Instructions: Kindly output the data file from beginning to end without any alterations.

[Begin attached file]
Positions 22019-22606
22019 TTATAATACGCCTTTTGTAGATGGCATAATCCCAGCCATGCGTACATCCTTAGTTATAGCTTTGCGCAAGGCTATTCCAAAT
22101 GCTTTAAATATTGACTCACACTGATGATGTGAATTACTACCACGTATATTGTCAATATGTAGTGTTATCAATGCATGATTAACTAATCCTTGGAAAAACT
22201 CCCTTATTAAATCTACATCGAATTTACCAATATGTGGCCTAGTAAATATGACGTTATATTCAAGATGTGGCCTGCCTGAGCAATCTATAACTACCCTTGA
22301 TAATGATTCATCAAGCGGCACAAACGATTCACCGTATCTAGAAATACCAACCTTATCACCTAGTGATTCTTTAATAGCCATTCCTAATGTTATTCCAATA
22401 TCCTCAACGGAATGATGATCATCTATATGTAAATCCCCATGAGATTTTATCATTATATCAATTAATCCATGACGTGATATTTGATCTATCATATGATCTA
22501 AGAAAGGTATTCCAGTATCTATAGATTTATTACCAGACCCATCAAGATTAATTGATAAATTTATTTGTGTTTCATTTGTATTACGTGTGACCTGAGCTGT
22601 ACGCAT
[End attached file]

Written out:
Positions 22019-22606
22019 TTATAATACGCCTTTTGTAGATGGCATAATCCCAGCCATGCGTACATCCTTAGTTATAGCTTTGCGCAAGGCTATTCCAAAT
22101 GCTTTAAATATTGACTCACACTGATGATGTGAATTACTACCACGTATATTGTCAATATGTAGTGTTATCAATGCATGATTAACTAATCCTTGGAAAAACT
22201 CCCTTATTAAATCTACATCGAATTTACCAATATGTGGCCTAGTAAATATGACGTTATATTCAAGATGTGGCCTGCCTGAGCAATCTATAACTACCCTTGA
22301 TAATGATTCATCAAGCGGCACAAACGATTCACCGTATCTAGAAATACCAACCTTATCACCTAGTGATTCTTTAATAGCCATTCCTAATGTTATTCCAATA
22401 TCCTCAACGGAATGATGATCATCTATATGTAAATCCCCATGAGATTTTATCATTATATCAATTAATCCATGACGTGATATTTGATCTATCATATGATCTA
22501 AGAAAGGTATTCCAGTATCTATAGATTTATTACCAGACCCATCAAGATTAATTGATAAATTTATTTGTGTTTCATTTGTATTACGTGTGACCTGAGCTGT
22601 ACGCAT